Biology is the study of life across all the known Universes, so far our one and as luck would have it our galaxy has been the most fruitful but astrobiologists are keeping their eyes peeled. As you can see this is getting silly now but zoology, botany, bioantrhopology, zooarchaeology, ecology and palaeontology are all branches of biology. They all use the same skill sets, techniques and fundamental principles but applied to different groups of organisms or their interactions within an ecosystem.
Biologists are far easier to identify by their specific discipline (see below).
Botany is the biological study of ‘plant life’ which sounds fairly straight forward but it is also has many sub branches. Ethnobotany is the study of the relationship between plants and humans. Palynology is the study of pollen and spores (and other small things in the air…). Traditionally, and this is still reflected in the structure of universities and museums. botany also includes the study of algae and fungi even though neither of those are plants. Except algae which sometimes are. The study of ‘fossil’ plants is palaeobotany.
Botanists are easy to detect if you take them to the fresh produce aisle of a supermarket. They can’t resist referring to the produce by the scientific names.
Palaeoanthropology is the study of the evolution of humans and really ancient human cultures. In practice this includes the study of all fossil primates and is part anthropology, palaeobiology, archaeology and zoology.
Palaeoanthropologists are the ones who suspiciously only find men in the fossil record- Hobbit man, Peking man, Upright man, Java man etc.
Palaeobiology is somewhat confusingly a combination of palaeontology and biology and is synonymous with geobiology and actuopalaeontology. Supposedly, palaeobiology is a synthesis of palaeontological and biological research but this distinction implies that palaeontologists work in complete ignorance of the biology of modern organisms and that biologists work in ignorance of the fossil record. Which is only partially true.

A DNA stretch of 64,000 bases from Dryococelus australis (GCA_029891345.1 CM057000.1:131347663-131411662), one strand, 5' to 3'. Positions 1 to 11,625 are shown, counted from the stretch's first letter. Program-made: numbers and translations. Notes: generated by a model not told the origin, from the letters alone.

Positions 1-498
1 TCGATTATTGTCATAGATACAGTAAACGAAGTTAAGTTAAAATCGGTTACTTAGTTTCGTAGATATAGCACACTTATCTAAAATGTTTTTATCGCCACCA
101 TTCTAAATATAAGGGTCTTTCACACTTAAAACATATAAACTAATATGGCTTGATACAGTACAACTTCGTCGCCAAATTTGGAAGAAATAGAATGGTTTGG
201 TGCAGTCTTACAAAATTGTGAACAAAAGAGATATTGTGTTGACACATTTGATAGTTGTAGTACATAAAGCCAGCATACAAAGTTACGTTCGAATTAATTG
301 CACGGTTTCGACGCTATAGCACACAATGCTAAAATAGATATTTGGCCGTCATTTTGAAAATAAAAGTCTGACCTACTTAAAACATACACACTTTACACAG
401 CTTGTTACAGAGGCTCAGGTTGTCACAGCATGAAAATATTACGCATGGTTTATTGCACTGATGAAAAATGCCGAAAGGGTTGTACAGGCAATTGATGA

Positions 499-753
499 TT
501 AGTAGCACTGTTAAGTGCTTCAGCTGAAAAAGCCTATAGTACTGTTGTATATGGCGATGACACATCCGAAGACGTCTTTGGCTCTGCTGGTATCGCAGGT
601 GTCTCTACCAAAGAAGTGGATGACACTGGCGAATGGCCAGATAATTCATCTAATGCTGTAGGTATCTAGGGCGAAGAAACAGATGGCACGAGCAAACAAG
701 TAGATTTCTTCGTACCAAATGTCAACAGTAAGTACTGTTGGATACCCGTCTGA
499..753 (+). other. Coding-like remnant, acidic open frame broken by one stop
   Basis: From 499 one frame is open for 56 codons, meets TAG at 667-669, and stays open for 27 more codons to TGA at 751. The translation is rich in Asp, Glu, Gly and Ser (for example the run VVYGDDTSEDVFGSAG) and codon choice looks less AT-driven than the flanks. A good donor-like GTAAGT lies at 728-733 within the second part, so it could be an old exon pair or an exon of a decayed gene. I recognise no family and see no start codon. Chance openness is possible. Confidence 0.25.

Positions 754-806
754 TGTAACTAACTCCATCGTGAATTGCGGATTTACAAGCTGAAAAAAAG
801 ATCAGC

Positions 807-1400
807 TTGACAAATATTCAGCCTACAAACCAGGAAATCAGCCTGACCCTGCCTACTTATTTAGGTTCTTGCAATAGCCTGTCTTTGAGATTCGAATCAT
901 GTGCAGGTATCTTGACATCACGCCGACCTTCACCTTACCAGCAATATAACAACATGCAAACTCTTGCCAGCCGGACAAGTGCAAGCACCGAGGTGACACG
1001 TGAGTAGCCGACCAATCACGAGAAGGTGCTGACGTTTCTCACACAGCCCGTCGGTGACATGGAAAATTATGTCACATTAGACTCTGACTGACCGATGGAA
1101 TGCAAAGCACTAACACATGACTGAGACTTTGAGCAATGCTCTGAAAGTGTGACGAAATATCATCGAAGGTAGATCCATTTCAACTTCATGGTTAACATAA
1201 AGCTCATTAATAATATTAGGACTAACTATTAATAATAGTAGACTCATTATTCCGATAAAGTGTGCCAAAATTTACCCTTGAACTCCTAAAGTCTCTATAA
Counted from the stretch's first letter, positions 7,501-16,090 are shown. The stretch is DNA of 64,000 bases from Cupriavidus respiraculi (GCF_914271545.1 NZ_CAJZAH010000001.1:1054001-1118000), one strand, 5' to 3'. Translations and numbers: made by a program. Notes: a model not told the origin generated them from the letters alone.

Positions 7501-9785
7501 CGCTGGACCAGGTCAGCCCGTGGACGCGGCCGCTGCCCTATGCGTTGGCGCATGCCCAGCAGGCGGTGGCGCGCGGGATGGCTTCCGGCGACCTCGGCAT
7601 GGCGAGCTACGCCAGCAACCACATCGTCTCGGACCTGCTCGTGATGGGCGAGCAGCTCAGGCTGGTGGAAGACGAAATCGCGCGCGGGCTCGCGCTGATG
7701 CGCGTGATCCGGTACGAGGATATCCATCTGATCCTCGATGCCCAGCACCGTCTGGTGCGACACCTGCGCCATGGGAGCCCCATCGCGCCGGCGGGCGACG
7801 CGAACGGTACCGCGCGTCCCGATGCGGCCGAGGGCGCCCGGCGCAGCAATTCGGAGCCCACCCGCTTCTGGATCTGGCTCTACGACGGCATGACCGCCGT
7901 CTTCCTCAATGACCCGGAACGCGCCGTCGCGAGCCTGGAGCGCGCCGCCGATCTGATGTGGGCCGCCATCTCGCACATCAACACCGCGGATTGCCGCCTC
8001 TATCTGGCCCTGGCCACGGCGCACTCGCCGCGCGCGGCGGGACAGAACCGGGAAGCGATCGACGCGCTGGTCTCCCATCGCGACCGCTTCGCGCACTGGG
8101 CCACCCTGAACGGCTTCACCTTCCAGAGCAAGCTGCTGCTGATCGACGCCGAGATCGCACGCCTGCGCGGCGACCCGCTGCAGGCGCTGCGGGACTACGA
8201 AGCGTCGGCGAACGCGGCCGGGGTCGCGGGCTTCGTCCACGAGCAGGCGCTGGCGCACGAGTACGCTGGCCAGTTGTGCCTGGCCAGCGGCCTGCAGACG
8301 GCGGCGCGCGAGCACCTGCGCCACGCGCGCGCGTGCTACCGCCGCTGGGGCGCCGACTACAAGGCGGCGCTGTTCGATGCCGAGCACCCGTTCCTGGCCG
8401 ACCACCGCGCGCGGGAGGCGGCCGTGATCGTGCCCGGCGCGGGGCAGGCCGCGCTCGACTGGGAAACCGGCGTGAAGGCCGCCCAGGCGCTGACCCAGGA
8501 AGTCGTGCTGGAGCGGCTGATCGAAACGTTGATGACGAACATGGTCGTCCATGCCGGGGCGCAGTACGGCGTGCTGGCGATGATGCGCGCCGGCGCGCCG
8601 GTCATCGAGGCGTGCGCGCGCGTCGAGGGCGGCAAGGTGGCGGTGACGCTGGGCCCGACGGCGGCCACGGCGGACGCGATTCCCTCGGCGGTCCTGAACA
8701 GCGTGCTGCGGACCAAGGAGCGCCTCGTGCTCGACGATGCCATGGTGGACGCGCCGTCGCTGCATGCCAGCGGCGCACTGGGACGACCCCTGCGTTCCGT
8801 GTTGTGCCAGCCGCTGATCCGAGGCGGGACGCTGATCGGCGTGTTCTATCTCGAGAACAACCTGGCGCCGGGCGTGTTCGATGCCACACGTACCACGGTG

Palaeontology is the study of dinosaurs* most normally through the study of fossils but much like archaeology palaeontology doesn’t necessarily mean standing in a trench with a mattock. In some parts of the world fossil hunting requires picking up fossils from the ground, out of tar pits or by defrosting large chunks of ice. Palaeontologists not only have to be biologists but they also need to be geologists to get the most from the rock record.
In society palaeontologists are easy to detect if you shout phrases like “I think Jurassic Park could happen” and “My favourite dinosaur is a pterodactyl” and see who turns purple.
Zoology is the biological study of animals but any zoologist worth their salt wouldn’t ignore the entirety of the fossil record so most are also aware of palaeontology. Also animals can’t be examined in isolation so geology, ecology and botany are also neccessary when studying living animals and their environment. Like botany, zoology has many sub branches for scientist who work on different groups; entomologists work on insects (and other invertebrates), malacologists study molluscs and gibbonologists study gibbons.
A zoologist can be spotted in society by their witty animal t-shirts and will probably be carrying nets and a pair of binoculars.
So you see, it isn’t all that confusing at all!
* and the other three people who work on brachiopods, gastropod molluscs and dinosaur footprints.